But in the past decade, this pattern has reversed: candidates cash out before they run for president.
In 2004 Massachusetts Senator John Kerry enjoyed a gross income of $5.4 million dollars. He was the only Democrat in the past four decades to have made more money in the year before running than his Republican counterpart. In 2008 Arizona Senator John McCain entered the race with an income of $4.5 million dollars. (And both Johns have total net worths significantly higher than even those numbers would suggest.) And Obama took in $4.1 million in 2007—just a few years after he finished paying off his student loans. But Mitt Romney dwarfs them all, with an income of $20.9 million that’s effectively passive income from investments he collected at Bain, a company he left a decade or so earlier.
How relateable are the Romneys? Ann Romney rides her controversial horse.
Of course, we have had many decidedly wealthy presidents before, most notably George Washington, who by some measures was the richest man in the colonies. Democratic icons FDR and JFK were sons of privilege and extraordinary wealth. And unlike Mitt Romney, they could not claim to have exponentially grown the money they inherited through entrepreneurial achievements.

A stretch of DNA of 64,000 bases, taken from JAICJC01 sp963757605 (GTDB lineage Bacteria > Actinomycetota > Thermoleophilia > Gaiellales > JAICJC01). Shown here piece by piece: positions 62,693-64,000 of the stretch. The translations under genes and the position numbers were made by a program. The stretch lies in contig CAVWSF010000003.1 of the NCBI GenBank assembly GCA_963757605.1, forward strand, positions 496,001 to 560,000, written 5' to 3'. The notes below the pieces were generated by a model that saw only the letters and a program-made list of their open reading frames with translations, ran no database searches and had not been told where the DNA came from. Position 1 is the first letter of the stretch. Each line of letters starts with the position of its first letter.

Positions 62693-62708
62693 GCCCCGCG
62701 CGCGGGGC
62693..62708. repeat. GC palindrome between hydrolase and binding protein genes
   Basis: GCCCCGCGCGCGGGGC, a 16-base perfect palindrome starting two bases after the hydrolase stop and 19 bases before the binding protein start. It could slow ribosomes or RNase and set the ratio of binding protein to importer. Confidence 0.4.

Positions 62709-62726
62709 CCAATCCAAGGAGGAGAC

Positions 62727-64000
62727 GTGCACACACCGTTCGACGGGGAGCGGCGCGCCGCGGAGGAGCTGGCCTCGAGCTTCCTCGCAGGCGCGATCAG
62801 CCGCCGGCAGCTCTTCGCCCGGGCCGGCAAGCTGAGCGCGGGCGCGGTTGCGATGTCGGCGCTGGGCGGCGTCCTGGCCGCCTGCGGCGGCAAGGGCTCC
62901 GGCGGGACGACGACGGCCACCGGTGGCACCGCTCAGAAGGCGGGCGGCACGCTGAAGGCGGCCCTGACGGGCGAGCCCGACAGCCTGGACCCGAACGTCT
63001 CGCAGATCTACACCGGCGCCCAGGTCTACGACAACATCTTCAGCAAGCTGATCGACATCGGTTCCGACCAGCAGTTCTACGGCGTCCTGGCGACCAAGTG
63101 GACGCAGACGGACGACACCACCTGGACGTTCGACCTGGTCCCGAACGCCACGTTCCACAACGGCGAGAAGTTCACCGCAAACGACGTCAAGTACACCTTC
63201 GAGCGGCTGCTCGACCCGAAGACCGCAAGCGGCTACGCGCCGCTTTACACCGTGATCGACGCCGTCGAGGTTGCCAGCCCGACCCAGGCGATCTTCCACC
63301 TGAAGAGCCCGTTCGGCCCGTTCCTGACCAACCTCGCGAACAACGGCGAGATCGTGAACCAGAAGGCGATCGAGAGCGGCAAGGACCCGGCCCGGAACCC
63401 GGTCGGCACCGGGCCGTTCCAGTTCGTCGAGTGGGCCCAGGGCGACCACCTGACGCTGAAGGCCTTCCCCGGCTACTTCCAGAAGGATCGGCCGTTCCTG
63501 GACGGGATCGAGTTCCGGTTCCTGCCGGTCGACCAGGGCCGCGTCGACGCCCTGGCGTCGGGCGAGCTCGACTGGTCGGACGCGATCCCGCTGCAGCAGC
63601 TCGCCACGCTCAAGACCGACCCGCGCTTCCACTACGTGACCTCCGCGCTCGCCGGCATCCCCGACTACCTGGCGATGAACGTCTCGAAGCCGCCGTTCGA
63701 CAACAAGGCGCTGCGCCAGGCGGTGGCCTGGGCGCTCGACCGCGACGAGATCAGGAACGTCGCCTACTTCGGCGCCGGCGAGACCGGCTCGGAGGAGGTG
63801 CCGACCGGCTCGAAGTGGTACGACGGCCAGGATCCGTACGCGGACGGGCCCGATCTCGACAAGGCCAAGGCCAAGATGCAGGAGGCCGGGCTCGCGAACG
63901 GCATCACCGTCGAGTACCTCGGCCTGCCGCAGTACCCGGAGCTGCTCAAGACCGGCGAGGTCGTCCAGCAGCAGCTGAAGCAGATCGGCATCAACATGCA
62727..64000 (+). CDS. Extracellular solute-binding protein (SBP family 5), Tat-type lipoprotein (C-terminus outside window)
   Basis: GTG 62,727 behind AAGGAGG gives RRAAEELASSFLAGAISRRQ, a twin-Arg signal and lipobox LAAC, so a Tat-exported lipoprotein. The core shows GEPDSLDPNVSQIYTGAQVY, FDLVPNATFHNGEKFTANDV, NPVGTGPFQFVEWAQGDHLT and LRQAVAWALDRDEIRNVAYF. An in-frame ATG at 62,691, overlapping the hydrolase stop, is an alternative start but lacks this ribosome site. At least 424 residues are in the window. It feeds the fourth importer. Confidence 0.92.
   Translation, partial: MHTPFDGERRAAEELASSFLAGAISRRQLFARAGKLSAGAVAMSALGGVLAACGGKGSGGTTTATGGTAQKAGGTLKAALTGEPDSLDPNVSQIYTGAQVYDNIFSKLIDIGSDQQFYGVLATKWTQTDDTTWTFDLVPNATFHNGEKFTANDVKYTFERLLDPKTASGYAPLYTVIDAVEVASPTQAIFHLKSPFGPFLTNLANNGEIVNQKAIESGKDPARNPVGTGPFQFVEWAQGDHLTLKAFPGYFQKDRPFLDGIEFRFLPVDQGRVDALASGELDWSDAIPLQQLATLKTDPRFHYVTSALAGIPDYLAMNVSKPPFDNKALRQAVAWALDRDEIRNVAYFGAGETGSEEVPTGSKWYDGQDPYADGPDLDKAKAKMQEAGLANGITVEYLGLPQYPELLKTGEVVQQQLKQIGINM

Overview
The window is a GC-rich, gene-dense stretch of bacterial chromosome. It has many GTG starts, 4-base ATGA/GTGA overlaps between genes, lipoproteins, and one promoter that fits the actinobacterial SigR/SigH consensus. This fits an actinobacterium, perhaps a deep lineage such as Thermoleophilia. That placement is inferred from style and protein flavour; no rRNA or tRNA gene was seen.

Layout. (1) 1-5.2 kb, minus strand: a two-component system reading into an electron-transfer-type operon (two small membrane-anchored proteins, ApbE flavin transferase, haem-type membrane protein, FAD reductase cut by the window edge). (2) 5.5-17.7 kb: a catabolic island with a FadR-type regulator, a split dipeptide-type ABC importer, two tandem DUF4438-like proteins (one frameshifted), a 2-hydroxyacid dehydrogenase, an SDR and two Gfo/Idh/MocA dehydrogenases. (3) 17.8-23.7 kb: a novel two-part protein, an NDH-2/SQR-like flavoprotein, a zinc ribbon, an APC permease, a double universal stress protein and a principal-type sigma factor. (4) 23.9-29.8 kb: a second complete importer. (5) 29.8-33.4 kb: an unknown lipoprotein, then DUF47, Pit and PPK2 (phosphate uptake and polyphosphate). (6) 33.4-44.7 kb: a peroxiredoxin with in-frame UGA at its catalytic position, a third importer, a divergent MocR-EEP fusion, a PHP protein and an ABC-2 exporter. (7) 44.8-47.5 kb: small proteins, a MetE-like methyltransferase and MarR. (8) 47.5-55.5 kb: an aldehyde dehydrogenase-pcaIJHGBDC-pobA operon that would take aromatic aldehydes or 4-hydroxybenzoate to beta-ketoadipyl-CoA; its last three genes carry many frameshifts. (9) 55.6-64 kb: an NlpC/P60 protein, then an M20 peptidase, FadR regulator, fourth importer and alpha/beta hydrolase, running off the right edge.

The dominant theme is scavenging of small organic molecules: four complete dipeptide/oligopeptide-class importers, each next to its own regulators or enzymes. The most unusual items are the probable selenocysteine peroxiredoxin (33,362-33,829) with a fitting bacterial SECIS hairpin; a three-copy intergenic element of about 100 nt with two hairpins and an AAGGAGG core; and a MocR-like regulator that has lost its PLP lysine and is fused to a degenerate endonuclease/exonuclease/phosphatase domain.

But the overall trend is troubling. We are seeing a growing gap between the jet-set super-rich and middle class that is unlike anything we have experienced since at least the Gilded Age.
This gap is evident even when the income of the super-rich is compared with the upper-middle class, who might be termed the working wealthy. It is one reason why President Obama’s emphasis on raising taxes on households who make $250,000 a year (five times the average income) fails to provide the same powerful contrast as the alternative upper-income rate that would only hit people who make over $1 million a year—some 233,000 households. That is a much more difficult line to defend.
In our current hair-trigger, hyper-partisan environment, just recognizing the growing gap between the super-rich, the middle class, and the poor can be attacked as engaging in class warfare, or smacking of socialism. But it is a matter of math.
America works because class has always been seen as surmountable, a fleeting state for families that can be overcome with hard work, brains, and a bit of luck. If that idea starts to erode, especially at the symbolic pinnacle of our meritocracy—the presidency—we will start to lose an important part of what makes us American.
The log-cabin roots of Abraham Lincoln, the orphan-turned-millionaire inspiration of Herbert Hoover, or the failed haberdashery of Harry Truman, send out powerful signals in our country and around the world about just what makes America different. We ought to guard that evidence of American exceptionalism with great care and forethought.
It is the secret of our success.